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Smoking Popes: The Party's Over


5.8
(rating key)




Various Artists: Tribute: Smoking Popes


4.0
(rating key)



if you like this you'll like: Alkaline Trio, Duvall, Saves the Day.

REVIEW: Smoking Popes: The Party's Over and Tribute
4.25.2003 by Dusty


Smoking Popes: The Party's Over [Double Zero, 2003] (mp3s)

Various Artists: Tribute: Smoking Popes [Double Zero, 2003]

Three words? Posthumous pope overkill.

The Smoking Popes enjoyed a nice cult following during their seven-or-so active years in the 90's. The Party's Over is their latest release - though they disbanded in ‘97 or ‘98, depending on who you ask and how much you care. Tied up with former label Capitol until now, the all-covers album sees its release on Double Zero, home of Duvall (the reformed Popes).

Given the Smoking Popes' history of mostly-punky output, the platter of pop and country classics they chose to cover is a little surprising. While none of their covers can match wits with the originals, some of the Popes' more ambitious song selections make for some interesting pop monsters. "Seven Lonely Days" proves that a Patsy Cline song filtered through Weezer power-chords sounds uncannily like They Might Be Giants in a rare moment of giving-a-shit. I am not familiar with Judy Garland's original "Zing! Went The Strings of My Heart," but the Popes surely are kicking it up a notch with their version (unless Garland first recorded "Zing!" while fronting Bananarama). And though the bar set by Billie Holiday's version of "Stormy Weather" will never be surpassed, some acoustic strumming, fuzz-bass and Morrissey-jacked vocals has the Popes making it a gem of their own.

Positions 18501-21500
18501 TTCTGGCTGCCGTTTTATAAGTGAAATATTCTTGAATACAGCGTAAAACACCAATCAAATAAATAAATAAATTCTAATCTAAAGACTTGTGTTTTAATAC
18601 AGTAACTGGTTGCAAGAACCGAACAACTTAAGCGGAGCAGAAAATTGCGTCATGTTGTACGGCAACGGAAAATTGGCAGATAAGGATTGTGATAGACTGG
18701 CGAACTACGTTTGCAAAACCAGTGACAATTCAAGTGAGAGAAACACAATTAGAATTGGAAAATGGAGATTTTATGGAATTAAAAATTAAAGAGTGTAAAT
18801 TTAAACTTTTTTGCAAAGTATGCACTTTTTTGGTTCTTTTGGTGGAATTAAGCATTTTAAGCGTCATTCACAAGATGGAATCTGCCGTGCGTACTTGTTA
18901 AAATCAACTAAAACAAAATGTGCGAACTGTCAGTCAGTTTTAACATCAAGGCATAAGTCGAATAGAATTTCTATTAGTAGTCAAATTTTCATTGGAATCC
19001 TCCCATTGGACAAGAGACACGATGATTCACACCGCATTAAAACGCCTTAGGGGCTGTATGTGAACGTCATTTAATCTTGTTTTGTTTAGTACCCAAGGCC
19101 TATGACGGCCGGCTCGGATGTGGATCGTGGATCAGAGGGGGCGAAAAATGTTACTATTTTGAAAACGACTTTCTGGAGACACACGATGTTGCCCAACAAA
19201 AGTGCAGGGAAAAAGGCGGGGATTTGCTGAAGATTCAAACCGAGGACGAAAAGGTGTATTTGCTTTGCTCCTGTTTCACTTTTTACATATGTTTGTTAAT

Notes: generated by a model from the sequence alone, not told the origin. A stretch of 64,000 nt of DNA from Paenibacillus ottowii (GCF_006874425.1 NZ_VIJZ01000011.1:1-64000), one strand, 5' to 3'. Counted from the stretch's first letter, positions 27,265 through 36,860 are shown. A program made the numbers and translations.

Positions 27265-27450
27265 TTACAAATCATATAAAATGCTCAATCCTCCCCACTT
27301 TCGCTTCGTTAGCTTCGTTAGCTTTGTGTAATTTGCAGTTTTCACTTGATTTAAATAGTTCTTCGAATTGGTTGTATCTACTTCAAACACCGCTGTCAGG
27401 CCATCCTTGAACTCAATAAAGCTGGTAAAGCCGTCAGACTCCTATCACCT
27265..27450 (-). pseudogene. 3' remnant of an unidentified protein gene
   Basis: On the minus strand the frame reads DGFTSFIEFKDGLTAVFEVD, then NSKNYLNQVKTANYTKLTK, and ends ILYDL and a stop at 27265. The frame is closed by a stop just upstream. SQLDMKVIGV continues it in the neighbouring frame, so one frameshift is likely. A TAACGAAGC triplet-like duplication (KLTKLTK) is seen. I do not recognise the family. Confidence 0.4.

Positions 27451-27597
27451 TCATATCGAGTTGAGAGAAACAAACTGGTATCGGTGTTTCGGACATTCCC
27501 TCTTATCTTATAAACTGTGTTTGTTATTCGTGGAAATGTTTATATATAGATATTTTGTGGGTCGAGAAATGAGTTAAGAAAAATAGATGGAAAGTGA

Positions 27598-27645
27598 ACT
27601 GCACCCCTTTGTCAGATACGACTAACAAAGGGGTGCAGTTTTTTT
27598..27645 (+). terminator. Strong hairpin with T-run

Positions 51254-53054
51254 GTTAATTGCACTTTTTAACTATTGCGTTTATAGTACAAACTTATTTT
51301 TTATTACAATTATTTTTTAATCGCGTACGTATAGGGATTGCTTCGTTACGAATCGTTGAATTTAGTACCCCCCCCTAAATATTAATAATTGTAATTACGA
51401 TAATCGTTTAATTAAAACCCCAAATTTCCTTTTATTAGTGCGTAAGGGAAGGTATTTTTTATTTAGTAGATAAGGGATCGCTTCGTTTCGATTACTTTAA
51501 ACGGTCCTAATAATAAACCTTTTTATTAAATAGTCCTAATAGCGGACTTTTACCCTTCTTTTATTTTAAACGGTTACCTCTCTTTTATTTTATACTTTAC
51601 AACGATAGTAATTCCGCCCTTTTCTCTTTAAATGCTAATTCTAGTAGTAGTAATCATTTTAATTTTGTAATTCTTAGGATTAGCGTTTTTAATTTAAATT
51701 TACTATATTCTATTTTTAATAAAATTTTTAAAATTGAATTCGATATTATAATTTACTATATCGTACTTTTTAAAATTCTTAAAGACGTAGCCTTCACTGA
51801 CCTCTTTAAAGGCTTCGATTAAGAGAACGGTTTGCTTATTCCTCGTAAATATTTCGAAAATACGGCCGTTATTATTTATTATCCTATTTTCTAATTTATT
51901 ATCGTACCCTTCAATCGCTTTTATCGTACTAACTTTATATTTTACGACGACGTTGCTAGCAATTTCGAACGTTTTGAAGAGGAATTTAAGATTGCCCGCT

There is nothing essential on The Party's Over. An interesting document for Popes fans perhaps, but unless you have always felt cheated by Me First & The Gimme Gimmes' lack of sincerity, this will likely not do much for you.

Even less successful is Tribute, the coinciding Smoking Popes (wait for it) tribute album, also on Double Zero. The arsenal of Smoking Popes hits (Angus soundtrack, anyone?) are delivered by a series of pop-punk outfits. The Ataris do a heartfelt piano rendition of "Pretty Pathetic," the vastly under-rated Grade give "Days Just Wave Goodbye" some shredded-vocals charm, and Bad Astronaut perform "Megan" proudly, but the rest all seems uninspired.

In a dangerously over-saturated music market, both of these CDs are really quite useless. Whether or not you feel the Popes are worthy of a tribute album or that The Party's Over does justice to its covered material, the fact is that these represent the Popes' 4th and 5th releases since the demise of the band. The Smoking Popes' cash-cow has been milked dry. The party really is over.




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